Active lifeboat stations in Northumberland which are featured include Berwick (first opened in 1835), Seahouses (first opened in 1827), Craster, Amble, Newbiggin, Blyth, Cullercoats and Tynemouth.

Old stations now closed include Holy Island, Bamburgh, Boulmer, Alnmouth, Hauxley, Cresswell, Cambois, North Shields and South Shields.

Many dramatic, courageous and daring rescues have been performed by the lifeboat crews and these are brought to life in the historical introduction which traces the history and development of the lifeboat service in the region, looking at the early pioneers of lifesaving.

SAPLINGS AND SPADES: A WOODLAND RETURNS, by David Parkins. Published by Grosvenor House, available from Amazon and bookshops. £9.99. Softback. For a signed copy, contact the author (saplingsandspades@gmail.com): copies, priced £10, will be posted to UK addresses.

AS a young boy, the author witnessed bulldozers obliterating a forest to build a bypass. Decades later he resolved to replace those annihilated trees with another wood.

After taking early retirement from the police force due to a knee injury, David Parkins worked as a volunteer gardener at Wallington. This experience rekindled his love of trees and he resolved to replace those lost trees of his childhood by creating a new wood in Northumberland.

After a lengthy search for a suitable site that he could afford, he bought a 6½-acre field on Gorfenletch Farm north of Morpeth, and over the next decade acquired a further three acres of adjoining land. He soon discovered that there was vastly more to woodland establishment than just planting saplings.

Firstly he mapped out the streams, culverts and ponds vital to drainage of the site, which had originally been a pine plantation before being cleared to create pasture, and used an old shipping container as a works cabin and tool store.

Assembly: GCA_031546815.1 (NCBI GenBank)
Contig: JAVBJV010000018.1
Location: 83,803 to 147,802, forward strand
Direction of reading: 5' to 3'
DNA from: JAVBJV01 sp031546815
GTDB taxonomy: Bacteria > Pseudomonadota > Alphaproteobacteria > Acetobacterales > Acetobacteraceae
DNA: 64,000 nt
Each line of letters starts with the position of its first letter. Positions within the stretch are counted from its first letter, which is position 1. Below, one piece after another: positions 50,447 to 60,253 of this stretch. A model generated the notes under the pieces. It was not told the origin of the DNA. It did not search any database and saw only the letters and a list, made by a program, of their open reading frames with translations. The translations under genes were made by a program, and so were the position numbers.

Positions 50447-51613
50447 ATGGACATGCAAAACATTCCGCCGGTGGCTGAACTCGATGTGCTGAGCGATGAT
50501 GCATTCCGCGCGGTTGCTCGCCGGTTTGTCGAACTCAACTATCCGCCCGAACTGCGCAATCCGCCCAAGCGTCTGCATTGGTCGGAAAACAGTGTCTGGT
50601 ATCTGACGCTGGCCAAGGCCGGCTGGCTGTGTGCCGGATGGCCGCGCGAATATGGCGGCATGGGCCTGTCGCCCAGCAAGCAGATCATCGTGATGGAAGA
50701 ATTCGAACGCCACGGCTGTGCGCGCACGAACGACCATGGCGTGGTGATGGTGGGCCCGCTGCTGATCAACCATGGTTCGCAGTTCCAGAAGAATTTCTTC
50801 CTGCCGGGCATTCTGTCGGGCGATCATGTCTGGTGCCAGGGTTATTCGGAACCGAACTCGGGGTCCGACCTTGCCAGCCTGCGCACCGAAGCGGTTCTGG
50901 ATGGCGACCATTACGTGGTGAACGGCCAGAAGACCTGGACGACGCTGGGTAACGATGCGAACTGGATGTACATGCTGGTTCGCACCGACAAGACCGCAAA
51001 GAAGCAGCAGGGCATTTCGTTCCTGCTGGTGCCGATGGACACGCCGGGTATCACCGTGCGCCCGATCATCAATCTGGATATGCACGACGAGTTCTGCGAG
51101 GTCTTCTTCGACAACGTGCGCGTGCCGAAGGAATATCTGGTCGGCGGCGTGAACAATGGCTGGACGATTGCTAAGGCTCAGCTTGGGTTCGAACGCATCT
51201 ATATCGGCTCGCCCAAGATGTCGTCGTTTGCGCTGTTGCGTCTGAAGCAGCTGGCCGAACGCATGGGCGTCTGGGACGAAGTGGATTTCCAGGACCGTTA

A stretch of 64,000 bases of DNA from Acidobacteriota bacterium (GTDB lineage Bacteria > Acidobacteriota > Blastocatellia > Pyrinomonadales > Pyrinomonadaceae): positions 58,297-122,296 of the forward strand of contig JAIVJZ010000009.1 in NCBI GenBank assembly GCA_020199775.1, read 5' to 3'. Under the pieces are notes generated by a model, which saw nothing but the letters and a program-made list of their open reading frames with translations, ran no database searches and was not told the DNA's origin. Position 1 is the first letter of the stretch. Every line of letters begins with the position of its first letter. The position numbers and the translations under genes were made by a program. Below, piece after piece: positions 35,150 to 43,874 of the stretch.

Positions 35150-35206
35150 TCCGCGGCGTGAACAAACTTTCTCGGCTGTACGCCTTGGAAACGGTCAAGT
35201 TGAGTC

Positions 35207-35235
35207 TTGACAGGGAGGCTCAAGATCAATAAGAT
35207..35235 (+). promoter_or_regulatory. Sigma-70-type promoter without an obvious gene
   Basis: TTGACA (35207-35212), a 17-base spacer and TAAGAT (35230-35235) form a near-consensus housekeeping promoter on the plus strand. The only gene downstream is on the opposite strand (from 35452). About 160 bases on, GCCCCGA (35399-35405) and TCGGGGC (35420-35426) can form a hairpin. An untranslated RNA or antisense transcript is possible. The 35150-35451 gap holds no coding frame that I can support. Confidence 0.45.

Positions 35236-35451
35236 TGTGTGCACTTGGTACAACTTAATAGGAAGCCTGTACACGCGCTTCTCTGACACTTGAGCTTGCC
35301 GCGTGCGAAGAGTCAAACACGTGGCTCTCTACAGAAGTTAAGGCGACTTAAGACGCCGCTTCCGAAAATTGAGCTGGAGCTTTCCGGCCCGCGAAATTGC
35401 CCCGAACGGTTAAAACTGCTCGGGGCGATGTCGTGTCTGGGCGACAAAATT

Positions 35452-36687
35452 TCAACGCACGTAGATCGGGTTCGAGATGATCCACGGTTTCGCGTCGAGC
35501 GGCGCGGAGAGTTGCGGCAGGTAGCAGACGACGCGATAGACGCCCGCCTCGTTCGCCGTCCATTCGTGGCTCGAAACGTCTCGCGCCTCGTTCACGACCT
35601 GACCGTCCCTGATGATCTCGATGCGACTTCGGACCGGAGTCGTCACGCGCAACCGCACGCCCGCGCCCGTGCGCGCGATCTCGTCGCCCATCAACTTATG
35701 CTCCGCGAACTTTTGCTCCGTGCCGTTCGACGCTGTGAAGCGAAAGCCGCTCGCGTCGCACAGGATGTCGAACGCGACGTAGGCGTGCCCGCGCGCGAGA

After failing to qualify for a Forestry Commission woodland establishment grant, he ploughed his own money into buying saplings, stakes and deer protection shelters. His initial plan was to plant 1,200 trees per acre every year for six years. Between 2002 and 2016 he planted over double that number of trees and spent eight years replacing sapling casualties from assorted causes, including damage to 400 saplings which had bark gnawed by a vole ‘plague’, ash die-back and oak fungus. But David was undeterred, claiming: “I am stoical in the face of tree diseases”.

His self-admitted ‘madcap notion’ was a mixture of triumphs and disasters. In total more than 20 tree species were successfully raised – some to be sold when mature as saw logs, others planted for their contribution to wildlife sustainability. His tree-planting skills improved year by year and now the wood, containing hedgerows, wildflower meadows and three restored ponds, attracts a variety of wildlife including barn owls, herons, oystercatchers, ducks, geese and roe deer.

Illustrated with aerial photographs, this is a must-read book for those wanting – or wondering what it is like – to plant a new wood of their own.